In reversing and remanding for further proceedings, the Court of Appeal reviewed the history of bail in California and the legislative policies as expressed by the Governor, Supreme Court Justices and the California Legislature.
The court held, “Failure to consider a defendant’s ability to pay before setting money bail is one aspect of the fundamental requirement that decisions that may result in pretrial detention must be based on factors related to the individual defendant’s circumstances. This requirement is implicit in the principals we have discussed-that a defendant may not be imprisoned solely due to poverty and the rigorous procedural safeguards are necessary to assure the accuracy of determinations that an arrestee is dangerous and that detention is required due to the absence of less restrictive alternatives sufficient to protect the public. In re Humprhey 228 Cal. App.5th 1006, 1041.
In referring to bail schedules, the court held “These schedules, therefore, represent the antithesis of the individualized inquiry required before a court can order pretrial detention. Bail schedules have been criticized as undermining the judicial discretion necessary for individualized bail determinations, as based on inaccurate assumptions that defendants charged with more serious offenses are more likely to flee and reoffend and as enabling the detention of poor defendants and release of wealthier ones who may pose greater risk”. In re Humprhey 228 Cal. App.5th 1006, 1042.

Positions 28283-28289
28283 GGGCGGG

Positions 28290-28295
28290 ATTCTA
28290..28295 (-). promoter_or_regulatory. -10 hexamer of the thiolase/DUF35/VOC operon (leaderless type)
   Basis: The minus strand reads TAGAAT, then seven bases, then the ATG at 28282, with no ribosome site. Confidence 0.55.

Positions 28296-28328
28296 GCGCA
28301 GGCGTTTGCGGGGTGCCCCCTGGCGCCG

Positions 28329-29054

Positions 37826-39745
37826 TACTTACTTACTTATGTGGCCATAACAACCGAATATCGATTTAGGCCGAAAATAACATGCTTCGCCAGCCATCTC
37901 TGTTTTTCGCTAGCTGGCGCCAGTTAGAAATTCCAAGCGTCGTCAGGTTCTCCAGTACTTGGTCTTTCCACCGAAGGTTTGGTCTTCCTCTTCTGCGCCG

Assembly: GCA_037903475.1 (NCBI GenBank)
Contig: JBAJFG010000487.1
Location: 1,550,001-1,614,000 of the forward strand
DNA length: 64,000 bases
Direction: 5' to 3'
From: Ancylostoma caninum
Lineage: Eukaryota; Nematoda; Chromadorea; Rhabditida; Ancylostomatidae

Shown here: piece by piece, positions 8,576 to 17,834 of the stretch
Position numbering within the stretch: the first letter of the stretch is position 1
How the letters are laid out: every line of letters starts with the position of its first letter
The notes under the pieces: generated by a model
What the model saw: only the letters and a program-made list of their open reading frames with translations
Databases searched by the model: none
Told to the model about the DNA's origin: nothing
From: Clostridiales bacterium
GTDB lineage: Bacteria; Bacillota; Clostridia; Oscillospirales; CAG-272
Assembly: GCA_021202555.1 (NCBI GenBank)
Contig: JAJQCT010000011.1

As set forth in Penal Code section 1275(a)(1), in setting, reducing, or denying bail, a judge or magistrate shall take into consideration the protection of the public, the seriousness of the offense charged, the previous criminal record of the defendant, and the probability of his or her appearing at trial or at a hearing of the case. The public safety shall be the primary consideration. In setting bail, a judge or magistrate may consider factors such as the information included in a report prepared in accordance with Penal Code section 1318.
In addition, Penal Code section 1275(a)(2) provides that in considering the seriousness of the offense charged, a judge or magistrate shall include consideration of the alleged injury to the victim, and alleged threats to the victim or a witness to the crime charged, the alleged use of a firearm or other deadly weapon in the commission of the crime charged, and the alleged use or possession of controlled substances by the defendant.
If you or a loved one find themselves in jail awaiting trial with unreasonably high bail whether your case be in Los Angeles, Palmdale, San Bernardino, Orange County, Riverside or any other criminal court in California, an experienced attorney can seek a review and reduction of the bail. As such, once you are arrested and bail is set in your case, you should always contact an experienced California criminal defense lawyer to help get bail reduced or have a chance at being released on your own recognizance (OR) without even having to post bail.